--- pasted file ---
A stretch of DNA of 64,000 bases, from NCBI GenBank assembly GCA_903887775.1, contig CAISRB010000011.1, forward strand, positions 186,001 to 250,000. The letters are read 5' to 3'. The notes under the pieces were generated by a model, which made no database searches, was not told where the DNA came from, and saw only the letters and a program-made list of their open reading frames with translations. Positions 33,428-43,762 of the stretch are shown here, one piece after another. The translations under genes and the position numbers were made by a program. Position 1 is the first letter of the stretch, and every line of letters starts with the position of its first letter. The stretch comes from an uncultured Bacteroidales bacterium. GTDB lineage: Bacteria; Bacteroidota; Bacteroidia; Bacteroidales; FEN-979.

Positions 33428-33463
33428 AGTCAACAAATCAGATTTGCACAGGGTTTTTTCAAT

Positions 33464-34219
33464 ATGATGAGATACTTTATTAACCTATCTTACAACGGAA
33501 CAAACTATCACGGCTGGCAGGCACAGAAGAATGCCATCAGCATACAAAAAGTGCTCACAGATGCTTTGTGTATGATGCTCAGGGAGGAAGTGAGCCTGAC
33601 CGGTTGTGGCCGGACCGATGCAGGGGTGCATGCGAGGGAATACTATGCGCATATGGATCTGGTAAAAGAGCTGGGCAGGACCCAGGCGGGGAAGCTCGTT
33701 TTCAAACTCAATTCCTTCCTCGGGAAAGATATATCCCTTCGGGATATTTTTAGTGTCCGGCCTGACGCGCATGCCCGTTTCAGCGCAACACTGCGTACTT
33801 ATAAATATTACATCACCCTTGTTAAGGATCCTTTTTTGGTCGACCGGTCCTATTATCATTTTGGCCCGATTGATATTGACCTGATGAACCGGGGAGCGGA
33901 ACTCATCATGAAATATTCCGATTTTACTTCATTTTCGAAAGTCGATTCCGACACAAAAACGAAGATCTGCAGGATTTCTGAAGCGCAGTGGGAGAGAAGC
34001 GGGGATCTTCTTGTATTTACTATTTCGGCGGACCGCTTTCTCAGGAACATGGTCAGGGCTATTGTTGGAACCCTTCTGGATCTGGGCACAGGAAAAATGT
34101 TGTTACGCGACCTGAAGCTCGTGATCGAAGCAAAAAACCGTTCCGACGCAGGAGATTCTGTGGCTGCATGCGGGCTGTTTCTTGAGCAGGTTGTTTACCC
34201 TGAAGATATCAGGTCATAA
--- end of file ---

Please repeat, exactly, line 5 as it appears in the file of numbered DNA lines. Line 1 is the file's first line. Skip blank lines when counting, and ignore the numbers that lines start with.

33464 ATGATGAGATACTTTATTAACCTATCTTACAACGGAA